Sadiyah Ali on Kwame Dawes


As a follow-up to our previous post Kwame Dawes named fellow of the Royal Society of Literature, here is an article on the poet and professor of English at the University of Nebraska-Lincoln by Sadiyah Ali (Daily Nebraskan).

Kwame Dawes does not play around with poetry. The 56-year-old poet, editor-in-chief and professor of English at the University of Nebraska-Lincoln has been writing since he was 17, and enjoys writing poetry simply for the sake of it.

Over the course of his career, Dawes has gone from a young writer to a heavily published poet and editor, and has been called a literary activist. “When I write, I am also remembering the poems I have read and in this act, I am being drawn back to the feeling of delight, discovery and insight that reading poems has given me over the years,” he said.

Dawes, who spent most of his childhood and early adulthood in Jamaica, was recently elected as an honorary fellow of the Royal Society of Literature. This is a society for writers and literary greats in British literature that has been around for about two centuries.

His most recent poetry collection, “City of Bones: A Testament,” is a suite of poems that incorporates the works of African-American playwright August Wilson. The work uses themes from jazz and reggae music, which are genres created and played originally by black and African-American people. “Wilson rooted his aesthetics in black culture and at heart of this was the music of African Americans — especially the blues, and then jazz,” Dawes said. “I have rooted my poetics in another great African diasporic music tradition: reggae music.”

Dawes said he often works with the effects of colonization on black and African-American literature, and he attempts to give insight and awareness about those works that have been deemed less valuable than other, imperialistic. He remembered a time when he was younger and was encouraged to apply for the Rhodes scholarship by his father. Dawes resisted because he said he believed the namesake and financer of the scholarship was a “brutal racist, colonialist and industrialist.” His father responded to Dawes’ hesitancy saying that the money behind Rhodes was made through the efforts of black and African-American people, and therefore, “It is our money.”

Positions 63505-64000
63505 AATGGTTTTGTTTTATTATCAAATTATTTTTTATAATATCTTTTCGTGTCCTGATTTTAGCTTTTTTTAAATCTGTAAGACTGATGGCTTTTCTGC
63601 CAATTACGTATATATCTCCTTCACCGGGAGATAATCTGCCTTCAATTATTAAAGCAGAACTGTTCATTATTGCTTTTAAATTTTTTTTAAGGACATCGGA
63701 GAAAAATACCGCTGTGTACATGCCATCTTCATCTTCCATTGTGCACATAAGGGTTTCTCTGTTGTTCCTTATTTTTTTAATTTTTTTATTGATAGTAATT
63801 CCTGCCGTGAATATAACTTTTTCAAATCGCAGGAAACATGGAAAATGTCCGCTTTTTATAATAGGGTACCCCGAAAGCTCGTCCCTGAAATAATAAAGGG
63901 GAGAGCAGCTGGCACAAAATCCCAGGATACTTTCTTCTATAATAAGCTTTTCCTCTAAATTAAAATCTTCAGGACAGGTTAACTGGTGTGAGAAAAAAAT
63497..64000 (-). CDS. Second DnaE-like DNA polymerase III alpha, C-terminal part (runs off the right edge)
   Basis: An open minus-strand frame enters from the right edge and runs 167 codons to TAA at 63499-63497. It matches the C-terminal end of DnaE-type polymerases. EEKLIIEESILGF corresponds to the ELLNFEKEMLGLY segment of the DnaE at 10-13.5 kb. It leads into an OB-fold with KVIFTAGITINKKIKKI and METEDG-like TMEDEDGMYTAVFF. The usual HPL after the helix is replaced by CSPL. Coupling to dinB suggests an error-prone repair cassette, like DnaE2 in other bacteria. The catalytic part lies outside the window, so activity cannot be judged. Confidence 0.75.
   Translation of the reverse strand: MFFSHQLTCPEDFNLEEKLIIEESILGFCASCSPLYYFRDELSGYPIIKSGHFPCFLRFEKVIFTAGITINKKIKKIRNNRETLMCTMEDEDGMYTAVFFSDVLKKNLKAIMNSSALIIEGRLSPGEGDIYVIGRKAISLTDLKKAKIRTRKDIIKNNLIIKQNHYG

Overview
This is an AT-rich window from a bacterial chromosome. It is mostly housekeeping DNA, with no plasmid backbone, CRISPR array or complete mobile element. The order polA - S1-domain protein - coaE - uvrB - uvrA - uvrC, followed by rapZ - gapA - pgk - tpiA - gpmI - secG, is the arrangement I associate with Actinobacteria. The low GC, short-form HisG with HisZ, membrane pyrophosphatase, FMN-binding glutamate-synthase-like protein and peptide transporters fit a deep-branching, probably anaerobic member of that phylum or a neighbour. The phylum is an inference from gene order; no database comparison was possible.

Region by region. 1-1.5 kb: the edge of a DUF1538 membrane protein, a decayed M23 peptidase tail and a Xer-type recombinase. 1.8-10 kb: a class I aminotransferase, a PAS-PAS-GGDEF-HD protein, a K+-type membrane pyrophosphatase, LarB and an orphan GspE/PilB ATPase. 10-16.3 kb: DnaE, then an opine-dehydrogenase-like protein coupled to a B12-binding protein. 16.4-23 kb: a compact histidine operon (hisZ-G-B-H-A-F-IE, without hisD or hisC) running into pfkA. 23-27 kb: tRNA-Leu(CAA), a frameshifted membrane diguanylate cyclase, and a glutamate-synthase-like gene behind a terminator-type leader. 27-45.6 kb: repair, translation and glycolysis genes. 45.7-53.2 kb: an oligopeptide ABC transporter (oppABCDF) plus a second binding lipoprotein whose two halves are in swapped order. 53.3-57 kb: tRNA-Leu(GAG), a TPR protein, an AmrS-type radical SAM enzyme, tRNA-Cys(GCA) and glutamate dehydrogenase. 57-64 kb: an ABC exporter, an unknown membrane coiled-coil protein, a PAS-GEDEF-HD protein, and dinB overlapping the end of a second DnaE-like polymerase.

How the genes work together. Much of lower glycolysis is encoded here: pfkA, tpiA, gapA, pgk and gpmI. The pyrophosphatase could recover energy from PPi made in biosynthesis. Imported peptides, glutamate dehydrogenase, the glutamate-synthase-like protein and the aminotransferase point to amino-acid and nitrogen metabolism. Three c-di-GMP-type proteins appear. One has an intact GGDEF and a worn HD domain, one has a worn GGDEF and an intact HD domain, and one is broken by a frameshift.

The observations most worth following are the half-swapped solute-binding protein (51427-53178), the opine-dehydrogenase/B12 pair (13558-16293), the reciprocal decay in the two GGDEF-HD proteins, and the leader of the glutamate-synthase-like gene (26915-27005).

“Which is pretty compelling, if you ask me,” Dawes said. “Well, I did not get it — their spies must have gotten word of my ingratitude. But I will never forget that answer.”

Dawes’ parents introduced him to the literary world by emphasizing storytelling, reading and writing. He said his father, a university professor who did not believe in television, allowed the children in the house to read whatever they wanted. Dawes said he would pick out books from his father’s study, and most formative for him were books of Caribbean and African literature. “Reading the work of writers from the world I lived in taught me just how important books were …  in making real our world,” he said.

[. . .] He said he is writing every day, and people shouldn’t underestimate the hyperbole. “Anyone who knows [me] knows that [I am] dead serious,” Dawes said.

[Many thanks to Peter Jordens for sharing this link. For original article, see]

Leave a Reply

Fill in your details below or click an icon to log in: Logo

You are commenting using your account. Log Out /  Change )

Google photo

You are commenting using your Google account. Log Out /  Change )

Twitter picture

You are commenting using your Twitter account. Log Out /  Change )

Facebook photo

You are commenting using your Facebook account. Log Out /  Change )

Connecting to %s